While that meeting was shadowed by the events of September 11, 2001, today the recent tragic events in Bali and Moscow reinforce our resolve to combat terrorism and those that would fund it. To this end, we reviewed the progress made in implementing our Action Plan, including the freezing of terrorist assets, implementation of international standards, exchange of information, provision of technical assistance, and reporting on our actions.

We also agreed to continue our efforts to eliminate other abuses of the financial system, particularly money laundering. We pledged to carry forward our work in this regard, through support of the activities of International Financial Institutions IFIs and other relevant international fora, and through appropriate domestic actions.

We will review progress on these matters at our next meeting. We discussed and explored ways to enhance the bilateral exchange of fiscal, financial and customs information needed by countries to enforce their own fiscal and other laws. These measures will contribute to efforts to combat abuses of the financial systems such as fiscal evasion, fraud and money laundering.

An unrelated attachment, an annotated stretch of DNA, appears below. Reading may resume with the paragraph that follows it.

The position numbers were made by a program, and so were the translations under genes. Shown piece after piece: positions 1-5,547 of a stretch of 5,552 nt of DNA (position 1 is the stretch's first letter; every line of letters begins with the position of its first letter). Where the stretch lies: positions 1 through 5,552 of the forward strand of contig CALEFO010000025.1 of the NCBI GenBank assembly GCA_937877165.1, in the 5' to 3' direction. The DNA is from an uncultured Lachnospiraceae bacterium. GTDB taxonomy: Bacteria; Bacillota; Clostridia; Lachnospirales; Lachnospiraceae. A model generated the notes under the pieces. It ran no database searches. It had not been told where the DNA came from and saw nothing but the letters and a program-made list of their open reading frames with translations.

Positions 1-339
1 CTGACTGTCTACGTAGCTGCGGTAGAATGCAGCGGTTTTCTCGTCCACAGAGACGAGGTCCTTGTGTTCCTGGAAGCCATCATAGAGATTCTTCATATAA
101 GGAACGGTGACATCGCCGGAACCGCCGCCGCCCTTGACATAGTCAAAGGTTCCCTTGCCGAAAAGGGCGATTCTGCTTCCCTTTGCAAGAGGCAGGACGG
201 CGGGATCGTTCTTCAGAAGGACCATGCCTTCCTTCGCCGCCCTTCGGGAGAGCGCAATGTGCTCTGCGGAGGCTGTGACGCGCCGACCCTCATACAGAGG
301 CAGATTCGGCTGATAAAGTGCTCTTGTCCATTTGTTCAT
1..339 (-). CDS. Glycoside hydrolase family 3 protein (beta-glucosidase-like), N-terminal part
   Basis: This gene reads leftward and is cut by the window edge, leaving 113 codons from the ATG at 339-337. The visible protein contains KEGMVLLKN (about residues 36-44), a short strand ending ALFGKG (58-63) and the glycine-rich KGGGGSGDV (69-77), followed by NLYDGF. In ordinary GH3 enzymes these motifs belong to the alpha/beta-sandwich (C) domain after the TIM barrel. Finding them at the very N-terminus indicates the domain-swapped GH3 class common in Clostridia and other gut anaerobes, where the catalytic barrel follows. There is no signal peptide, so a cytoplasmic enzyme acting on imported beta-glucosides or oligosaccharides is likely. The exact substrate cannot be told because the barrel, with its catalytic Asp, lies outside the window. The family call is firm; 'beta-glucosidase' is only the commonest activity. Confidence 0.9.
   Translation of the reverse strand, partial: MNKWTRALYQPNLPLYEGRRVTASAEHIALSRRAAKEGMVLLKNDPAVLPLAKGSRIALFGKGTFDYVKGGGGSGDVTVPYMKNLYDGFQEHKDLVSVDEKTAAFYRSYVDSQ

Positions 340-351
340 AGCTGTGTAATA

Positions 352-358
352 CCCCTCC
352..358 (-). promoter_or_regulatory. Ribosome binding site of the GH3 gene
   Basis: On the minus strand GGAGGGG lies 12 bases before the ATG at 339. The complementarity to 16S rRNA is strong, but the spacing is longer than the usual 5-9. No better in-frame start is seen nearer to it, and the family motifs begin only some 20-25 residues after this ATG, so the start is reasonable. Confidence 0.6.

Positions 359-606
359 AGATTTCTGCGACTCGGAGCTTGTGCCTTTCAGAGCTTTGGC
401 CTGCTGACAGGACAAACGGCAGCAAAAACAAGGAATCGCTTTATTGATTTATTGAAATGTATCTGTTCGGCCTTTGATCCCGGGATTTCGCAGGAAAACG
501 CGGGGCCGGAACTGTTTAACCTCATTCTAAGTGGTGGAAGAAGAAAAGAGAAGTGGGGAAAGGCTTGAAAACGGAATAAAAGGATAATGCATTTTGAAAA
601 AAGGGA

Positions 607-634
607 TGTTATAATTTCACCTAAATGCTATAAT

We are committed to cooperate to effectively fight such abuses and make a strong call on all countries especially those OECD countries that have not taken necessary steps- in particular in allowing access to bank information- to join us in this effort and look forward to having regular reports on the progress of international initiatives in this area.

We remain committed to disrupting terrorist financing networks. We recognized that this effort requires a focus on both the formal and informal financial sectors. Therefore, while we will continue efforts to improve our formal financial systems, to expand their scope, and to protect them from this abuse, we will also concentrate efforts to subject informal financial sectors to appropriate monitoring and enforcement actions.

Summary of Conclusions on Tax Havens and Money Laundering in G20 Finance Communiqués

We pledged to carry forward our work in this regard, through support of the activities of IFIs and other relevant international fora, and through appropriate domestic actions. In this context we urged FATF to make progress, as appropriate, in the enlargement of its membership. We reaffirmed our commitment to fight the abuse of the international financial system in all forms. We will work to implement the high standards of transparency and effective exchange of information through legal mechanisms such as bilateral information exchange treaties, and we also call on those financial centres and other jurisdictions within and outside the OECD which have not yet adopted these standards to follow our lead and take the necessary steps, in particular in allowing access to bank and entity ownership information.